Rio’s faculty and staff show off their ‘Crib’

Michael+Bizon+demonstartes+his+work+to+people+who+attended+the+tool+crib+gallery.+
Back to Article
Back to Article

Rio’s faculty and staff show off their ‘Crib’

Michael Bizon demonstartes his work to people who attended the tool crib gallery.

Michael Bizon demonstartes his work to people who attended the tool crib gallery.

Photo courtesy of Robert Miller

Michael Bizon demonstartes his work to people who attended the tool crib gallery.

Photo courtesy of Robert Miller

Photo courtesy of Robert Miller

Michael Bizon demonstartes his work to people who attended the tool crib gallery.

Jake Laurell, Staff Writer

Tool Crib, a gallery of artwork from dedicated staff members, is now available at Rio Hondo College. The theme of the gallery is of an actual “tool crib;” a room where all the tools are stored or equipment is placed.

Robert Miller, Art Gallery Director and Arts and Cultural Programs Associate Professor of Ceramics, stated that he has been thinking about doing a gallery like this for a couple of years. Miller has been in charge of the ceramic department for eight years and running the art gallery for six. The gallery features eight different artists that are staff members here at Rio, who also teach at various prestigious schools throughout Southern California. Miller made the gallery with a small number of pieces on display because he didn’t want the gallery to feel overwhelmed.

On display, the gallery had a wide variety of exhibits to wander off into. Desktop, done by Michael Pierzynski, captures a perfect storm of a workalcoholics desk in our age. The color scheme and layout appeals to anyone who has had to suffer during long nights from the crime of passion of honing a craft.

Adam Teraoka turned an ordinary football helmet into nothing short of an awestricking, one of kind, football helmet with a grill that looks like something out of a Mad Max movie. The metal grill wrapped around the helmet, sprawled out onto both sides of it and draped downwards, casually and freely like an elongated beard. The metal reached all the way down to the user’s chest, protecting them from any incoming force.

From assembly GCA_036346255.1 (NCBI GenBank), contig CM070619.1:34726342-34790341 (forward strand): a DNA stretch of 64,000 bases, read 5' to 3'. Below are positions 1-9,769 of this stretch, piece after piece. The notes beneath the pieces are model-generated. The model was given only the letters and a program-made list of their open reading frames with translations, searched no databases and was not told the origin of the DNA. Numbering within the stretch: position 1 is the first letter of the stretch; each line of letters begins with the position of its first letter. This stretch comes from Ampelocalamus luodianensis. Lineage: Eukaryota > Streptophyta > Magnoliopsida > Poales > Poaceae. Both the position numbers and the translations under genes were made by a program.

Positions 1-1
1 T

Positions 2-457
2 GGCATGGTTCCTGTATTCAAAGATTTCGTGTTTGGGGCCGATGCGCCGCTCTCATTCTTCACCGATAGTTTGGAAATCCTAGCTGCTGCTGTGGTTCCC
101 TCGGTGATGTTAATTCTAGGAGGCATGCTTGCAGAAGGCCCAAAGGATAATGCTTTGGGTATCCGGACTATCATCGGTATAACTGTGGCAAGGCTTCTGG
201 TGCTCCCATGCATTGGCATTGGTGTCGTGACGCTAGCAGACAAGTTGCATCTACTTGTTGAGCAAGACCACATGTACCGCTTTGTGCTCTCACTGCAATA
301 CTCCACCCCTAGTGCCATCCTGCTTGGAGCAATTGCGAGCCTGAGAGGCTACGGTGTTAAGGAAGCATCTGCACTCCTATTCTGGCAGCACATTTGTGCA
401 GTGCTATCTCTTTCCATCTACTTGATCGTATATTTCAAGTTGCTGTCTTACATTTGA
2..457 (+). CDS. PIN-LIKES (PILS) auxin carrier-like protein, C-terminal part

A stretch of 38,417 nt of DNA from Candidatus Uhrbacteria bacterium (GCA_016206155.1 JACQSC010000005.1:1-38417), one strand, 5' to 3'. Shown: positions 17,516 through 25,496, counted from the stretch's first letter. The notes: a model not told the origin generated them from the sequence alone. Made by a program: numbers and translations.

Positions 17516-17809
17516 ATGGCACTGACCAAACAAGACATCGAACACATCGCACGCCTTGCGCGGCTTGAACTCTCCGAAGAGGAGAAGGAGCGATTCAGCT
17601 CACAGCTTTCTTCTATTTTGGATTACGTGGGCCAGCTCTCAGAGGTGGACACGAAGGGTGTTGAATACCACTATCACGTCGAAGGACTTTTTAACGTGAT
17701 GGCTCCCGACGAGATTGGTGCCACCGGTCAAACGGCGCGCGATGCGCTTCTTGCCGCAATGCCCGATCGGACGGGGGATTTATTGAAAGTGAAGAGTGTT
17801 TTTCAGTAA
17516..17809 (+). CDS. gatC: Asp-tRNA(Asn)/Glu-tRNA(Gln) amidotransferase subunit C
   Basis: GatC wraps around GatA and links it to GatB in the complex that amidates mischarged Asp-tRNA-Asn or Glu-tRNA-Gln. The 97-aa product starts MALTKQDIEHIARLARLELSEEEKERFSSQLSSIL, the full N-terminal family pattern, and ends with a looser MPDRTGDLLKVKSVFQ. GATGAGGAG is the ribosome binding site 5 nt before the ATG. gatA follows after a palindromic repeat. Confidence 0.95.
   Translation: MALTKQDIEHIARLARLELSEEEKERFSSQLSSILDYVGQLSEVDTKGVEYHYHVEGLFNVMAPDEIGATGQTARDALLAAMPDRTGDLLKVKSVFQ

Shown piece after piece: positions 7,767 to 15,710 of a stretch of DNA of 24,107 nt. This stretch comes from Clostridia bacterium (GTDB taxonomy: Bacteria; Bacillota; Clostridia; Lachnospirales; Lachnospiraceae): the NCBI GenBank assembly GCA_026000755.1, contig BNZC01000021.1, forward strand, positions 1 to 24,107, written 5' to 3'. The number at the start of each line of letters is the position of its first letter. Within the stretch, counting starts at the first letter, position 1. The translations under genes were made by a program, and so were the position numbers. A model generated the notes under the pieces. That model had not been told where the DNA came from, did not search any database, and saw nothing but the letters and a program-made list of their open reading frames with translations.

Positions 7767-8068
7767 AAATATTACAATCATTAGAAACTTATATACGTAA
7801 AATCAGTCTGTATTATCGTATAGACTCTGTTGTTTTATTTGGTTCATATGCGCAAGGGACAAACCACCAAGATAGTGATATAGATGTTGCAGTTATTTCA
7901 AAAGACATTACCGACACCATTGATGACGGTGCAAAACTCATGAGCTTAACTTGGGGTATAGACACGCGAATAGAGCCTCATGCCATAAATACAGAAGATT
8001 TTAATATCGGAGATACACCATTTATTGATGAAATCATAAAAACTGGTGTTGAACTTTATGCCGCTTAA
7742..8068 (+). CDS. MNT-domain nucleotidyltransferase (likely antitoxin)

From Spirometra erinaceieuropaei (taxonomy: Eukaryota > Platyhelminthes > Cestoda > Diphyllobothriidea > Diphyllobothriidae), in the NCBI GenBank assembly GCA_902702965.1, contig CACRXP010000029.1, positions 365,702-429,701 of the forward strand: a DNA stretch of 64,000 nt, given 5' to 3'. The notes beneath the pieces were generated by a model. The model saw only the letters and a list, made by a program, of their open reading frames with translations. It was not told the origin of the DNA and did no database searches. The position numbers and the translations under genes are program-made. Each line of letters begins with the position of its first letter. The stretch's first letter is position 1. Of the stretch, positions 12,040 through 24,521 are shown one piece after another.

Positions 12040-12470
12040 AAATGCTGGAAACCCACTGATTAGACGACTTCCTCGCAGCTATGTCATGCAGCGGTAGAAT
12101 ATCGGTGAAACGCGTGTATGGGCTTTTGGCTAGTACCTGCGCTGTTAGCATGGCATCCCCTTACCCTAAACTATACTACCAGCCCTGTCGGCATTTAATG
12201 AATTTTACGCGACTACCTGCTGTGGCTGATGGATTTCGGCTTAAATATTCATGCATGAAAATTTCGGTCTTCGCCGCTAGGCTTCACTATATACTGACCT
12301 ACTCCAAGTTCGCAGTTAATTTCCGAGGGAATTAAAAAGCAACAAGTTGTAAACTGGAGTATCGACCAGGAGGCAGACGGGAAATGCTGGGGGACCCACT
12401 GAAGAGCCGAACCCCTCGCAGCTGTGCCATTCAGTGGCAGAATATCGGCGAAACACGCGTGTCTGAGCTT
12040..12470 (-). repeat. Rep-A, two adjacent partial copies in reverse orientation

Artist David Isono had on display four different arresting pieces, each portraying a different subject. Chair Jar, reminded me of  the chair we all saw growing up as a kid. The same old, used chair that we all saw our grandparents sit down on the front porch with. It’s material evoked a wise soul feeling, humbling you as you stare at the simple yet more complex chair on top of the piece. Isono’s Devil’s Shepard, catches you with its conflicting themes. Its color brings you into the lost moment in time of a grayed european cathedral. The top of the piece shows a different viewpoint to the devil, kneeling and showing a moment of humility caring for the lamb in its clutches.

Monday, October 18, was the first day the gallery opened up at Rio.

“Opening night was great. We had over 100 people at the show last night,” said Arts and Cultural Program’s Cultural Events Assistant, Rosa Bustamante. Miller expressed how the gallery gives students more exposure to what it’s like to have a career in the Arts.

“It was exciting to see students ask the artists so many questions on the technicalities on how the artists accomplished their work. We are not just a gallery, we are also a teaching gallery,” Miller stated when asked about opening day. The gallery opened on October 18, and will stay open until November 18.  

Print Friendly, PDF & Email
  •  
  •  
  •  
  •  
  •  
  •  
  •  
  •